Learning from Rejection

Last week, I attended the 2018 NALP Annual Education conference and one of the best talks I got the chance to see was the opening plenary given by Jia Jiang: What I Learned from 100 Days of Rejection.

Jia Jiang, author of the book Rejection Proof: How I Beat Fear and Became Invincible Through 100 Days of Rejection, spoke to us about his rejection project where he sought 100 days of rejection to make experiencing rejection less painful. He made a list of 100 activities that were bound to get him rejected, completed them, and took a video of every attempt.

The job search is filled with rejection, no matter who you are, so I think Jia’s lessons are particularly applicable to law students. I found Jia’s story at the conference to be very compelling so I am going to walk you through the story he told, his fear of rejection, how he ended up committing to facing rejection head on, lessons he learned about rejection along the way, and how law students can apply these lessons to their lives.

Here’s the list of the 100 rejection challenges Jia completed with links to Jia’s blog and the videos.

Facing rejection as a kid

As a six year old, Jia’s teacher wanted his class to learn the virtue of complimenting people all of the time so she called each student up to the front of the class and had all of the other students compliment them. The compliments stopped when three students were left and none of the other students had anything nice to say to them. Jia was one of the three students and was shocked because he didn’t like the other two students and couldn’t believe he was roped in with them. He didn’t know why people wouldn’t say nice things about him.

Ever since that day, Jia said he would rather die than be in that situation, getting rejected in public. The teacher realized her team unity event turned into a roast of three six year olds.

Dreaming about starting a company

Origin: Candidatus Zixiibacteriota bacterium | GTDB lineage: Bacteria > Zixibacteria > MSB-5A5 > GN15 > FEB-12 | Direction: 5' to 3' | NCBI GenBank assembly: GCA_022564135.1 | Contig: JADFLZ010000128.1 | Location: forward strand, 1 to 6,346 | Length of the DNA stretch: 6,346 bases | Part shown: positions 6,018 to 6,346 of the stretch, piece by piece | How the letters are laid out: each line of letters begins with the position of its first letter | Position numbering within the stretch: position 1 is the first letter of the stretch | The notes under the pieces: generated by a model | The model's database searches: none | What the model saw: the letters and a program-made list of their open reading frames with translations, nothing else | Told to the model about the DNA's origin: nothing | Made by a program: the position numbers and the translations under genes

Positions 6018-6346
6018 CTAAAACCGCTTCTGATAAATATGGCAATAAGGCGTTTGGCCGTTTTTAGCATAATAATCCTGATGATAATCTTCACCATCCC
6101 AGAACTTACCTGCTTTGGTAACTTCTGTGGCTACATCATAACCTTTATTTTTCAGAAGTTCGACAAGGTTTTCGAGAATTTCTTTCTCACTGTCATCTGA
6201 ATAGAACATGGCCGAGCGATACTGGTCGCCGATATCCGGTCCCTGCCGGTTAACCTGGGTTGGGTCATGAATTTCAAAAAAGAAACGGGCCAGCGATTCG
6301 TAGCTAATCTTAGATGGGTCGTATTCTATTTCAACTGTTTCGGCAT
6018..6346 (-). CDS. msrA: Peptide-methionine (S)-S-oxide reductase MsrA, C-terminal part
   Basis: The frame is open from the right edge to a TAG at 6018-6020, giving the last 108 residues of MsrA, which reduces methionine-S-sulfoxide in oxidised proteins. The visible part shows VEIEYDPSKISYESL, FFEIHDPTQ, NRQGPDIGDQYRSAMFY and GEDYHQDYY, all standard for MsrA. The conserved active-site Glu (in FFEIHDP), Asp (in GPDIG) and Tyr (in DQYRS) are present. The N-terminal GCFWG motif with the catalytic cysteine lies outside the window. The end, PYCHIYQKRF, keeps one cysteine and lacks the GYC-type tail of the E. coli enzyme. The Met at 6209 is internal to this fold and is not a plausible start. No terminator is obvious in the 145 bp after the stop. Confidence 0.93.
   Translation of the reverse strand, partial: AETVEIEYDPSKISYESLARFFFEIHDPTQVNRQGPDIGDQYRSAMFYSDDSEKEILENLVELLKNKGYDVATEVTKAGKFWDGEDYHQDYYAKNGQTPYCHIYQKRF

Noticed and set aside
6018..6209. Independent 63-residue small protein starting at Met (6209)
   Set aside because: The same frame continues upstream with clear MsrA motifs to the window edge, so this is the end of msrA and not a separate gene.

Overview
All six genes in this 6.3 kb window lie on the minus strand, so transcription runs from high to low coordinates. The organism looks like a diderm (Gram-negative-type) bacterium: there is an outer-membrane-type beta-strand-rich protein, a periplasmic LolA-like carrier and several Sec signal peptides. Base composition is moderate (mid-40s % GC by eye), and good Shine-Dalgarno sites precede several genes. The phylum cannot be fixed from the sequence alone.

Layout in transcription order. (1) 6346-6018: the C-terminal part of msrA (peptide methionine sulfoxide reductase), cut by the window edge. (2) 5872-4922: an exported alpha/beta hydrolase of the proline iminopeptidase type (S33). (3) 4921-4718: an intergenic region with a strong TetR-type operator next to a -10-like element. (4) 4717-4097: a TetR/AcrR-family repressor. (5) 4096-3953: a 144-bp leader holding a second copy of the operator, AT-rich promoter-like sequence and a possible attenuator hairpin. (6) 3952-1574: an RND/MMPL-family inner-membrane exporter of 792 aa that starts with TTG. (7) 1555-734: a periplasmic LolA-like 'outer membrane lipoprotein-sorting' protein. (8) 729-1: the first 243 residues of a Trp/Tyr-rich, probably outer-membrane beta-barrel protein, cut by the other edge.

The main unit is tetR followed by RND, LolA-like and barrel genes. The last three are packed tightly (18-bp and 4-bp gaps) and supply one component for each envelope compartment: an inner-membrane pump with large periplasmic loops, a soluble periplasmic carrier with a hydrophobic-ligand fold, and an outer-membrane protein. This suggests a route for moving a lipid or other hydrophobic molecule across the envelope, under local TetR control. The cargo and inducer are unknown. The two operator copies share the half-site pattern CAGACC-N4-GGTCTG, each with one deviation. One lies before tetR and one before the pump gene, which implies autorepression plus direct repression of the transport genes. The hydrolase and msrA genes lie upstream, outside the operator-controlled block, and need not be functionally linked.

At age 14, Bill Gates game to Beijing, where Jia lived, to promote Windows 95 and Jia heard him speak. Jia loved his entrepreneurial story, using technology to change the world. Jia was so motivated by that experience, he committed to starting a business.

At age 30, he had gone to school, found a job, made money, and gotten married. He had fulfilled everything in the American dream but he hadn’t started a company. He asked himself, “where is the 14 year old kid who was trying to change the world?” He felt stagnant at work. He hadn’t pursued his dreams of starting a business What happened?

Every time Jia had a new idea, there was a constant battle  between the six year old and the 14 year old. Every time, the six year old who was afraid of rejection won. At age 30, he got the news that his wife was having a baby. He knew his priorities would change and now the chance for him to change the world was low.

Quitting his job to pursue his dreams

But Jia’s wife saw how unhappy he was and she reminded him that all he used to talk about were his business ideas. She told him to go out and do it. Be entrepreneurial. Try for six months and set goals. If you don’t reach them, you can look for a job again, she told him. So he quit his job 4 days before his son was born.

Jia said of quitting his job that part of him felt great when he left that mammoth office building but the other part of him was terrified. Before, he had all kinds of excuses for not going after his dreams but now there were no more excuses. Jia said, “I was the only person standing between myself and success.”

In a few weeks, he found a team of engineers. He started finding customers and looking for investments. Four months in, there was a local investor who showed interest in his company. He thought there’s no way he wouldn’t get that investment and was dreaming about it.

Rejection in business

Then, all of a sudden, he got an email that the investor wasn’t going to invest in him. He was at a birthday party and had to stand and walk out so people wouldn’t see him cry in front of them. He felt like the six year old version of himself was there.

He dejectedly talked to his wife and said he should get a job and get some income coming in. His wife was enraged. She said “I gave you six months; not four. You have two months left. Keep going.”

He asked himself if Bill Gates or anyone successful at anything would give up after one rejection like that.

Face rejection head on!